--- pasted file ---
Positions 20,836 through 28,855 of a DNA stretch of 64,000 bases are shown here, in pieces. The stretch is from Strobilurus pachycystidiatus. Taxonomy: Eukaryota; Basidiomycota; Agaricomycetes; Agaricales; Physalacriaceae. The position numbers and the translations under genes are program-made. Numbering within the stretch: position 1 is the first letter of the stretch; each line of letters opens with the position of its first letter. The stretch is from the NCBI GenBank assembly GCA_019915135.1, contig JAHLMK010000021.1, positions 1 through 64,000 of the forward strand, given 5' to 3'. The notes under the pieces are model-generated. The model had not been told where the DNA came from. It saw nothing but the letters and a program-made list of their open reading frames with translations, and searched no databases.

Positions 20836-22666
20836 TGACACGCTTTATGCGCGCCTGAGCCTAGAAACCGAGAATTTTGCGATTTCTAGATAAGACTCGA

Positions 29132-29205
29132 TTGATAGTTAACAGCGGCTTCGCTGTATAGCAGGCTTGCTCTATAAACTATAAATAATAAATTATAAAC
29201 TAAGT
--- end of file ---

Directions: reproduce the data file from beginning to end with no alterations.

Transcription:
Positions 20,836 through 28,855 of a DNA stretch of 64,000 bases are shown here, in pieces. The stretch is from Strobilurus pachycystidiatus. Taxonomy: Eukaryota; Basidiomycota; Agaricomycetes; Agaricales; Physalacriaceae. The position numbers and the translations under genes are program-made. Numbering within the stretch: position 1 is the first letter of the stretch; each line of letters opens with the position of its first letter. The stretch is from the NCBI GenBank assembly GCA_019915135.1, contig JAHLMK010000021.1, positions 1 through 64,000 of the forward strand, given 5' to 3'. The notes under the pieces are model-generated. The model had not been told where the DNA came from. It saw nothing but the letters and a program-made list of their open reading frames with translations, and searched no databases.

Positions 20836-22666
20836 TGACACGCTTTATGCGCGCCTGAGCCTAGAAACCGAGAATTTTGCGATTTCTAGATAAGACTCGA

Positions 29132-29205
29132 TTGATAGTTAACAGCGGCTTCGCTGTATAGCAGGCTTGCTCTATAAACTATAAATAATAAATTATAAAC
29201 TAAGT